Keep those words in mind – that Netanyahu DID offer an alternative to the bad deal on the table at present.
After the speech Netanyahu met with the bipartisan leadership of Congress, stressing their support for Israel from both sides of Congress:
Shortly after his speech to Congress, Prime Minister Binyamin Netanyahu met on Tuesday with the bipartisan leadership of the Senate, pursuant to an invitation extended last week by Mitch McConnell (R-KY) and Harry Reid (D-NV).
Also attending the meeting were John Barrasso (R-WY), John Thune (R-SD), Dianne Feinstein (D-CA), John McCain (R-AZ), Al Franken (D-MN), John Cornyn (R-TX), Charles Schumer (D-NY), Richard Durbin (D-IL) and Bob Corker (D-TN).
At the start of the meeting Prime Minister Netanyahu said:
“I do want to thank the leadership of the Senate, Republicans and Democrats, both sides of the aisle, for inviting me here, giving me an opportunity to state Israel’s concern about an issue that could be the most important issue of our times. I believe it is.
“I was very moved by the attention and the responses to the speech from both sides of the aisle, and it’s very clear to me and it was clear in that hall to anyone who was there that the support for Israel is strongly bipartisan, that there is a very broad support of the American people and its representative for the Jewish state and I’m very, very grateful for that,” he added.
“Thank you, thank you.”
Prime Minister Netanyahu told the senators that the two new items in his address to Congress were the need to enact more vigorous restrictions in the agreement being formulated and thus lengthen the time it will take for Iran to break through to nuclear weapons. Also, in the agreement being formulated these restrictions must not be lifted automatically within a decade but only after Iran will have fulfilled three conditions: Stopping its support for global terrorism, stopping its aggression against its neighbors and stopping to threaten Israel’s annihilation.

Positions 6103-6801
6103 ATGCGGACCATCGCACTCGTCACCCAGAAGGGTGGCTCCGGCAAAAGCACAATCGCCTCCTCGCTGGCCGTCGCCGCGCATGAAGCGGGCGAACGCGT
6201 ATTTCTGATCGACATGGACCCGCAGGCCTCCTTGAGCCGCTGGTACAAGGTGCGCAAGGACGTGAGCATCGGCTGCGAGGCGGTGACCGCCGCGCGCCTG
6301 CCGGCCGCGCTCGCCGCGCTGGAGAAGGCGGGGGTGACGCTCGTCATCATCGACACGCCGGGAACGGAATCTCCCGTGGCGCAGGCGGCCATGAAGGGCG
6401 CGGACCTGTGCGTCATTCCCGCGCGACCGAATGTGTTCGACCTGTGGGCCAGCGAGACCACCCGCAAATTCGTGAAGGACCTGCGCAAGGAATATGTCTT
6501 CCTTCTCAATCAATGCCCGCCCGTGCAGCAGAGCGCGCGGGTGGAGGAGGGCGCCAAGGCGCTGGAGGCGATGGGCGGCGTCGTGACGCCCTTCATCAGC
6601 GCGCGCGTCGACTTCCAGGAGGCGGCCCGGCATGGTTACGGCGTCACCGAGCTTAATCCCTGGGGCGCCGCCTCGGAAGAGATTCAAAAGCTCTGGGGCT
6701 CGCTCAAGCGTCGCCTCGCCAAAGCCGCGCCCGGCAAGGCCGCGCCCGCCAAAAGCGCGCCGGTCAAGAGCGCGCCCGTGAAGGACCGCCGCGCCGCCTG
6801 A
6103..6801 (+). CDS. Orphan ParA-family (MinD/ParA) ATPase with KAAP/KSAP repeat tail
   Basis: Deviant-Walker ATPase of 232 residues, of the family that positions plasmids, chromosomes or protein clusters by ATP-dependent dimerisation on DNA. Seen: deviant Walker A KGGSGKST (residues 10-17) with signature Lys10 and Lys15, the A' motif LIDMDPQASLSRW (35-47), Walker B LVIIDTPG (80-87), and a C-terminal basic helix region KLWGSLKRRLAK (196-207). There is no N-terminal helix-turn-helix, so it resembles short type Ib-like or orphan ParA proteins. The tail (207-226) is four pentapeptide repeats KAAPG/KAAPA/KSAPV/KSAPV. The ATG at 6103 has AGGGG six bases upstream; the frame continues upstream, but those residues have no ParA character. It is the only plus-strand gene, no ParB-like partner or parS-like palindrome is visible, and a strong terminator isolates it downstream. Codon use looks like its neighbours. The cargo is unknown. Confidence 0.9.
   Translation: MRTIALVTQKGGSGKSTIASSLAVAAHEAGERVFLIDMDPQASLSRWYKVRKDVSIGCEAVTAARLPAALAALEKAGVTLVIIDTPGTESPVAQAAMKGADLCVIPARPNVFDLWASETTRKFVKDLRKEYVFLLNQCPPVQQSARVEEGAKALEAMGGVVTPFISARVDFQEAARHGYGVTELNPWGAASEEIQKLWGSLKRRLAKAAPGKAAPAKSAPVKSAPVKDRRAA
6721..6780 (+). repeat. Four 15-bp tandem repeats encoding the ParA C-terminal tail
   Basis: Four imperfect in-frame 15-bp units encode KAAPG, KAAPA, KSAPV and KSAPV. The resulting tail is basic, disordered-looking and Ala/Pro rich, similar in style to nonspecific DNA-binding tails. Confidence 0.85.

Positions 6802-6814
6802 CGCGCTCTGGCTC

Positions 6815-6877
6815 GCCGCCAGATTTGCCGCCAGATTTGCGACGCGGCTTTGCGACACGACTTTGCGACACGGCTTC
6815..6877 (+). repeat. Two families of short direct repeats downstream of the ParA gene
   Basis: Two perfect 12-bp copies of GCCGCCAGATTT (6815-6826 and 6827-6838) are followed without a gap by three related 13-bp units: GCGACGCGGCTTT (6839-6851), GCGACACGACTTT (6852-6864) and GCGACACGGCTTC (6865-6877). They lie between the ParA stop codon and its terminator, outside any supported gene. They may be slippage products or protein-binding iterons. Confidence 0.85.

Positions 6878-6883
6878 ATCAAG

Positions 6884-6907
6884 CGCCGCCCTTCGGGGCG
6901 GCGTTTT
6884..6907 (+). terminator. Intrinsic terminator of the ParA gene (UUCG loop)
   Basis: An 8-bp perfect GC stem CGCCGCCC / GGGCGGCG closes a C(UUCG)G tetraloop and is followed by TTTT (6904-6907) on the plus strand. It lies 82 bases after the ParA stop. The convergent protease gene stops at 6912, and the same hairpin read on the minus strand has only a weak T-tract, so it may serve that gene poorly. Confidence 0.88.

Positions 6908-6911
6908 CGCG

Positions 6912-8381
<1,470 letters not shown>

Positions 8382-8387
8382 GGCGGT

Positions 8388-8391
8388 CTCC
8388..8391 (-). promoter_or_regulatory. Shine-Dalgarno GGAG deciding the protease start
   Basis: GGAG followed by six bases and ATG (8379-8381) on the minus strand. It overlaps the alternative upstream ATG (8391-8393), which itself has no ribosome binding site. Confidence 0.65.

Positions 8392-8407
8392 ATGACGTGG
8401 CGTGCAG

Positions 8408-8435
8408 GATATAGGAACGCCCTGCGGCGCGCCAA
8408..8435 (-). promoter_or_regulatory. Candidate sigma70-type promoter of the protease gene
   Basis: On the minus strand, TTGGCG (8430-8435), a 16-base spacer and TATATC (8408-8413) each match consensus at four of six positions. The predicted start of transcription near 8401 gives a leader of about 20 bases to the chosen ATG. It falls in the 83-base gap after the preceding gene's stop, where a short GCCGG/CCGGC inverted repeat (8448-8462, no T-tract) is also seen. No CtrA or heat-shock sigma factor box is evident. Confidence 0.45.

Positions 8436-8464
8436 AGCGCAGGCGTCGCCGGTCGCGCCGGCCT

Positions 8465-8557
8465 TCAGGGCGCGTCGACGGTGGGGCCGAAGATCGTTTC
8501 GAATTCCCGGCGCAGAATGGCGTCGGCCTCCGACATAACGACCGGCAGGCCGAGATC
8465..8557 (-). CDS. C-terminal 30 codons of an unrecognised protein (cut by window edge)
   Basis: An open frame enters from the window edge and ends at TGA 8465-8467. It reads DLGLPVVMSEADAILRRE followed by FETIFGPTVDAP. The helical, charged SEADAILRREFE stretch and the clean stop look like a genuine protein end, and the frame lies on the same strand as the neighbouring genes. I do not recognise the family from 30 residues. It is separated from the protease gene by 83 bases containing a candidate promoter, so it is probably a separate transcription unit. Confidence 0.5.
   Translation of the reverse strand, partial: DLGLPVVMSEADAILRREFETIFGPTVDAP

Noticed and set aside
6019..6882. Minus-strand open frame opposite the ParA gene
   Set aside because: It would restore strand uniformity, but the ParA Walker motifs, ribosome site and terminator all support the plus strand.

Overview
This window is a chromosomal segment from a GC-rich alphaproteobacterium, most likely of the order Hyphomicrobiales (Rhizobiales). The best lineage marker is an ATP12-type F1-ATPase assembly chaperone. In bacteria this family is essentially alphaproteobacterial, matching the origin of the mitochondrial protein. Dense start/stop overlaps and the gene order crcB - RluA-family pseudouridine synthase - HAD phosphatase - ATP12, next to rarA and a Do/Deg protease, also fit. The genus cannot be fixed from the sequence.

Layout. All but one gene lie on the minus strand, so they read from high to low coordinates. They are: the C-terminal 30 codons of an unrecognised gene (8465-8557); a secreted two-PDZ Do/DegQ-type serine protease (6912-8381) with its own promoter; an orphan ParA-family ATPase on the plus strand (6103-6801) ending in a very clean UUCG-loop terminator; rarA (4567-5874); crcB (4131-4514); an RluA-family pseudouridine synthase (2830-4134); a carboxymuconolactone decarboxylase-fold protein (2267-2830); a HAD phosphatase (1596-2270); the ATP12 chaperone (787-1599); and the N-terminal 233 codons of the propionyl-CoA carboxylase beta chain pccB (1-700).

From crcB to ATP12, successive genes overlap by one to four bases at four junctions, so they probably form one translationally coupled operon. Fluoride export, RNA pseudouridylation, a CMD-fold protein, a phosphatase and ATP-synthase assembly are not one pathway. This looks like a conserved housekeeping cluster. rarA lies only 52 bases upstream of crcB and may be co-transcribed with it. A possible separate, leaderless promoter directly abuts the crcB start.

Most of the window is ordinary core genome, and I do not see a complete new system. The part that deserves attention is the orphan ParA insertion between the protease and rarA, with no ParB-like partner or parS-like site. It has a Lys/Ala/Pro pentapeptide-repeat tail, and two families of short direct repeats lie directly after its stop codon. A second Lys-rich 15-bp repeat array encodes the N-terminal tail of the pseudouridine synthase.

Israellycool has a great Twitter timeline of the reactions (both good and bad) to Netanyahu’s speech. Here’s just a sampling:
Obama’s reaction stands out in its ungraciousness and unstatesmanship: it was as pathetic as it was unsurprising in its juvenile peevishness:
Remember those words I quoted above? As David Horovitz repeated, Netanyahu did indeed offer some alternative – if only Obama was listening.
Obama’s behaviour, from his first angry objection to Netanyahu’s invitation to Washington, through his attempts to stymie the speech and then denouncing and decrying it while belittling and humiliating Netanyahu, through to this final pathetic reaction, stands in stark contrast to Netanyahu’s graciousness in acknowledging American support and his statesmanship in clearly stating the existential dangers facing Israel due to Obama’s very support for this deal with Iran.
Obama’s willingness to endanger not only Israel but the United States and the entire West is also highlighted by Netanyahu’s unabashed patriotism, his affection for his nation and his obligation to protect the citizens of his country.
Countering claims (particularly from the Israeli Left) that Netanyahu was merely electioneering, it can be claimed quite satisfactorily that in fact the speech was a huge risk for Netanyahu since it was not popular with the entire Israeli public for the very reasons the Left set out: that he was endangering ties with America and possibly leading us to war. Therefore he was all the more courageous in going ahead with this speech since the existential threats to Israel are far worse than any possible electoral defeat.
In my humble opinion Israel can be proud of her Prime Minister today. I just hope his message fell on open and willing ears.